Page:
Ship corridors may be narrow and a baby stroller may be difficult to navigate throughout the ship. A sling of some type may be an option. Make sure to check with your cruise operator if they have any guidance on where and if strollers can be used on the ship.
#42 Enjoy the nanny service
Many ships have a nanny service. Take an evening to enjoy a romantic dinner with your significant other and to take part in late night festivities. This service is usually extra, but worthwhile. Confirm the service with your cruise operator.
#43 Check if your baby is allowed in the pool
Many cruise ships have a pool, but your baby may not be able to enjoy it because the cruise operator may not allow babies or toddlers due to diapers in their pool. If you want to go to the pool with your baby check this issue before you book your cruise and confirm if your child can go in the pool if they wear a swim diaper in the pool.
#44 Address motion sickness ahead of time
To avoid motion sickness, choose a cabin in the middle and the upper floors. Confirm available options with your pediatrician if your baby gets motion sickness while on the cruise.
#45 Try your own thing
Although the above tips can be helpful, they aren’t written in stone. You should do what works best for you and always use YOUR BEST JUDGEMENT as a mom! Every little one has different needs and different personalities, as well as their parents! If something works with you, keep doing it. If something doesn’t work, try something new.
#46 You may get frustrated, take a breath and be patient
Traveling with the baby is not the same thing as traveling alone. You will do things more slowly than you used to do. This is completely normal. Try to prepare things ahead and put an extra “baby hour” in every plan you make.
#47 Enjoy your trip
Someone once said to me, “Vacations become trips once you have a child.” Fully enjoy those moments you are blessed with where you can just relax and enjoy your trip with your little one.
#48 Ask your significant other to take pictures of you with your baby
It’s not a enough to remember to bring a camera or to keep your smartphone charged. As moms, we find we don’t have as many pictures with the kids because we’re usually the one taking the pictures. Make sure to hand the camera or smartphone to your travel partner in order to get those special memories captured forever.
#49 Be mindful of changes to your timezone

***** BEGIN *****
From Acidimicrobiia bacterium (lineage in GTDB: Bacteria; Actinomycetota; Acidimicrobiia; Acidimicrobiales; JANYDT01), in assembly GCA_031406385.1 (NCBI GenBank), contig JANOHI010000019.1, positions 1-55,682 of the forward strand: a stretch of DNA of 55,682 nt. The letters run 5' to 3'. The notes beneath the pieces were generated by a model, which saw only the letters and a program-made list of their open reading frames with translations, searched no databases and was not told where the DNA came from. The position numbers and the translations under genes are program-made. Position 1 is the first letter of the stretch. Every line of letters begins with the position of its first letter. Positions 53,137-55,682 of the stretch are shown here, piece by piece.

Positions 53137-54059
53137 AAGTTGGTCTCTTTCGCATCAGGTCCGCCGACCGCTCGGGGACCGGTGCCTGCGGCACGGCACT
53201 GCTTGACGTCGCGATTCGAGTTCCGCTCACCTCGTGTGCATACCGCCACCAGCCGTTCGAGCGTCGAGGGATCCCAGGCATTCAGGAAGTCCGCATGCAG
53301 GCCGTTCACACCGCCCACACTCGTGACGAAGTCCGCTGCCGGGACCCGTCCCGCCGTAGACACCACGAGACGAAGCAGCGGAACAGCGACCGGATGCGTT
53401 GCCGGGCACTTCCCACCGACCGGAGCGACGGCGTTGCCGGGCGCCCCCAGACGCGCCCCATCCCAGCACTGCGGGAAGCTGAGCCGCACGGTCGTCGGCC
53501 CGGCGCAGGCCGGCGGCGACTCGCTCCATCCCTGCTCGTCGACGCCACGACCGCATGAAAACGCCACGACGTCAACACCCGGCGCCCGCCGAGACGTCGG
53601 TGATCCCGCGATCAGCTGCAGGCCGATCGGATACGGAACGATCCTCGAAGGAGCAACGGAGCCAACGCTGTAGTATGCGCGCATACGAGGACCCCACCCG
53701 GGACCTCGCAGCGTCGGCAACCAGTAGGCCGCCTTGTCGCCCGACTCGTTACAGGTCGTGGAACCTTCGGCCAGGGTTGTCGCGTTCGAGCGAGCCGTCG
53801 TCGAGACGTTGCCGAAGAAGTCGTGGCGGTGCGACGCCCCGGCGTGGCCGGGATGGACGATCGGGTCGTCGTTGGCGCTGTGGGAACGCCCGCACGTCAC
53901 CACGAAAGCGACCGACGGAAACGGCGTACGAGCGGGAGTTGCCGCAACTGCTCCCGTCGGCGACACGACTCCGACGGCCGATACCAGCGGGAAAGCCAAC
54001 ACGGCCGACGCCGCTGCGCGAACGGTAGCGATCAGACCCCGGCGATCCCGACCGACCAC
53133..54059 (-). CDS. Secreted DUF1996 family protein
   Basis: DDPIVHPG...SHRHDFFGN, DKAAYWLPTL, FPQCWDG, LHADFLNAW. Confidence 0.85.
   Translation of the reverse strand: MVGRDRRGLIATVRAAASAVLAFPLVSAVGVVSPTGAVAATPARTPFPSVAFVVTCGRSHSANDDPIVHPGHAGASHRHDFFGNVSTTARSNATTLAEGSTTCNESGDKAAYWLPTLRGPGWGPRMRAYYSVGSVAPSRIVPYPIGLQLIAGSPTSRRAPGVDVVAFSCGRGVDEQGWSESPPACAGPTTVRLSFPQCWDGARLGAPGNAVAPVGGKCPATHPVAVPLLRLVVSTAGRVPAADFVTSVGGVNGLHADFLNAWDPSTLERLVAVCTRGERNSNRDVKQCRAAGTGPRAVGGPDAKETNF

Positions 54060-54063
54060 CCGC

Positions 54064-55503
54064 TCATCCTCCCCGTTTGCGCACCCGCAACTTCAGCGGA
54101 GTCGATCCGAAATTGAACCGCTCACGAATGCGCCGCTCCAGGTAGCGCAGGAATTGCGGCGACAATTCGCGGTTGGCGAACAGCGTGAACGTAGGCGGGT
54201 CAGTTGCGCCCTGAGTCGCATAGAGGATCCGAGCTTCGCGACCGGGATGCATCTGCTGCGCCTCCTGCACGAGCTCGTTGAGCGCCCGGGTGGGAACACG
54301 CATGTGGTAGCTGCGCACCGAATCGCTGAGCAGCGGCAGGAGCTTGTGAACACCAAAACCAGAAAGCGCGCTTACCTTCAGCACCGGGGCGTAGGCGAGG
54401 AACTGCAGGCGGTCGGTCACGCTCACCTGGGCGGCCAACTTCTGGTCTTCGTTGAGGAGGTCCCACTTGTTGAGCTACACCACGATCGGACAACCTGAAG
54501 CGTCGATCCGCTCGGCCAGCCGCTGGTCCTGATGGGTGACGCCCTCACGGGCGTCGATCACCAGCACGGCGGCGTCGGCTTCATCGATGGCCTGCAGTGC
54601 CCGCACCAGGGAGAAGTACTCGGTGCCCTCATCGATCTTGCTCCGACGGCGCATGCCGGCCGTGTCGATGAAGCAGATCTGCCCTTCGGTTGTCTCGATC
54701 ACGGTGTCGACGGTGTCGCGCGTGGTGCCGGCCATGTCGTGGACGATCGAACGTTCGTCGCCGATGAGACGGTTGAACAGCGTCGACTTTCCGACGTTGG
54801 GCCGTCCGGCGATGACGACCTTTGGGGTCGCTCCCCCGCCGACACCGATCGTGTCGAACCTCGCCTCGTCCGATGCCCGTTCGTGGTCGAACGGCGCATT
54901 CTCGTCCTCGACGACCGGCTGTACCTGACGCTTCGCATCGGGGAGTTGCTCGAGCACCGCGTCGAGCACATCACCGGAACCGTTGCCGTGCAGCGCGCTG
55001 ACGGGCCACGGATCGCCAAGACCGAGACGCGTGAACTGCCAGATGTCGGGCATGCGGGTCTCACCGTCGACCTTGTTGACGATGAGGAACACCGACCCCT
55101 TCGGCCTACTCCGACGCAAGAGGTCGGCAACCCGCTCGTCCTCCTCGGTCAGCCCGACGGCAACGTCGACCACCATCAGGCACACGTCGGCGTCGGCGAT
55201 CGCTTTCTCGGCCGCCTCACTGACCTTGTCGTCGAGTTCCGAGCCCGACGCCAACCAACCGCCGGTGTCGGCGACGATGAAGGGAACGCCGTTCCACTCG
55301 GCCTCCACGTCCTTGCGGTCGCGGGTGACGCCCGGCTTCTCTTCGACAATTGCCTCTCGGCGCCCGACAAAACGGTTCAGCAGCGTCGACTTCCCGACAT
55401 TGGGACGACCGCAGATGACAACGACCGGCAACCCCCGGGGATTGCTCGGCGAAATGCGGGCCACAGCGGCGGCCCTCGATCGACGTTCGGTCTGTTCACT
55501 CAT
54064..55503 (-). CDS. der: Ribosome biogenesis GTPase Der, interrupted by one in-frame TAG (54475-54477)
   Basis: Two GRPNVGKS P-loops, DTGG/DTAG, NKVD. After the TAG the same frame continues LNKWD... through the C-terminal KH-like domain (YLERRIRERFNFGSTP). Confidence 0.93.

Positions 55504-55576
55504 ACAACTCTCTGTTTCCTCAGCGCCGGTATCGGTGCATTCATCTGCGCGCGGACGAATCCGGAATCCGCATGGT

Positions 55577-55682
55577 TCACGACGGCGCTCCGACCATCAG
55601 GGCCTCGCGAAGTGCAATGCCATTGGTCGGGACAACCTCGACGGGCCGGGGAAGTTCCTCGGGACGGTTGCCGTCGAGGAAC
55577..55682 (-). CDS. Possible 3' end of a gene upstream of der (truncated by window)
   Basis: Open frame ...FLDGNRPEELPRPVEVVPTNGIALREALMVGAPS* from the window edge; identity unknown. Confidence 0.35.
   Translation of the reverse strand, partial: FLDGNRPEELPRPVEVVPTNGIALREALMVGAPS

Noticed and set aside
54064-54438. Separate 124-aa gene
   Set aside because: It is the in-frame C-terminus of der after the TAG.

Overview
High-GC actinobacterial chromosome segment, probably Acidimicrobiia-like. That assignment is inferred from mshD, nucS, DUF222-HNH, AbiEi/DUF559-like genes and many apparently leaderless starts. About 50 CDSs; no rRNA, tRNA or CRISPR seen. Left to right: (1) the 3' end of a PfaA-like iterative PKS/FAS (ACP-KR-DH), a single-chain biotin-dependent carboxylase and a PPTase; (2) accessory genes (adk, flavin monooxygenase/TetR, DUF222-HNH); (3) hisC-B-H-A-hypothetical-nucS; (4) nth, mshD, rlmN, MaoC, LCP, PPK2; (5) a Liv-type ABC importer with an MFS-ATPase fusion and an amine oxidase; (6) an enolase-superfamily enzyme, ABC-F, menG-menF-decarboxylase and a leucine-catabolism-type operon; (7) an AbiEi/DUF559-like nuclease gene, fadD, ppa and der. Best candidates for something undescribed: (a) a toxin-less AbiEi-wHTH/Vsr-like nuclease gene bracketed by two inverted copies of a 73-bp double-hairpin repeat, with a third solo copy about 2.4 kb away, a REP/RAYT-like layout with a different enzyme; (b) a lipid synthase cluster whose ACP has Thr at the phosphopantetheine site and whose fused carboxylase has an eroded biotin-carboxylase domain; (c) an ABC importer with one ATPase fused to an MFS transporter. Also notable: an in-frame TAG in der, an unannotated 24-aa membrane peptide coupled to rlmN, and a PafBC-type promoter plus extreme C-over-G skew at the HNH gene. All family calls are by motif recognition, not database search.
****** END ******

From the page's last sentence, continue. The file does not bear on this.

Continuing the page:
Remember when you your baby was first born? They may not have learned the difference between night and day. Be prepared and patient to deal with your baby’s ability to adapt to a new timezone.
#50 Bring toys, have them ready to go
Always keep some of your child’s favorite toys in your travel bag in order to keep your child happy and occupied on the plan.
#51 Check ahead for medical care when traveling
It is always useful to know the medical specialists at the place you are about to go. Call your hotel ahead to understand how they can help if their is an issue and to find out what pediatric doctor(s) may be in the area. Some hotels offer on premises care and have relationships with local hospitals.
#52 Understand the weather and pack accordingly when traveling
Climate can vary from day to night. Temperatures in your hotel can fluctuate as well. Ever feeling freezing in your hotel even in the dead of summer? Make sure to pack for the climate and some extra clothing for the unexpected.
#53 Don’t forget soap for your baby when traveling
I know. Obvious? As moms, we use special soaps for our babies. You usually won’t find these in one of those little bottles in your hotel room. Sometimes you can find baby soap in the gift shop. Ingredients can vary by country. If you’re comfortable with your brand make sure to pack it with you.
#54 Get a hotel near the sights you intend to see
Sometimes a hotel near all the attractions may cost you a little more but you will have the security of being able to get back to a safe place if you need to take care of your little one if they are having an issue.
#55 Understand if it safe to travel at high altitudes with a baby
Your baby will have the same tolerance for high altitudes as you do, provided that she has no special health concerns and is beyond 3 months of age. (Babies under 3 months do not have mature enough lungs to handle the altitude stress, so wait until the baby has reached that milestone to take your trip.)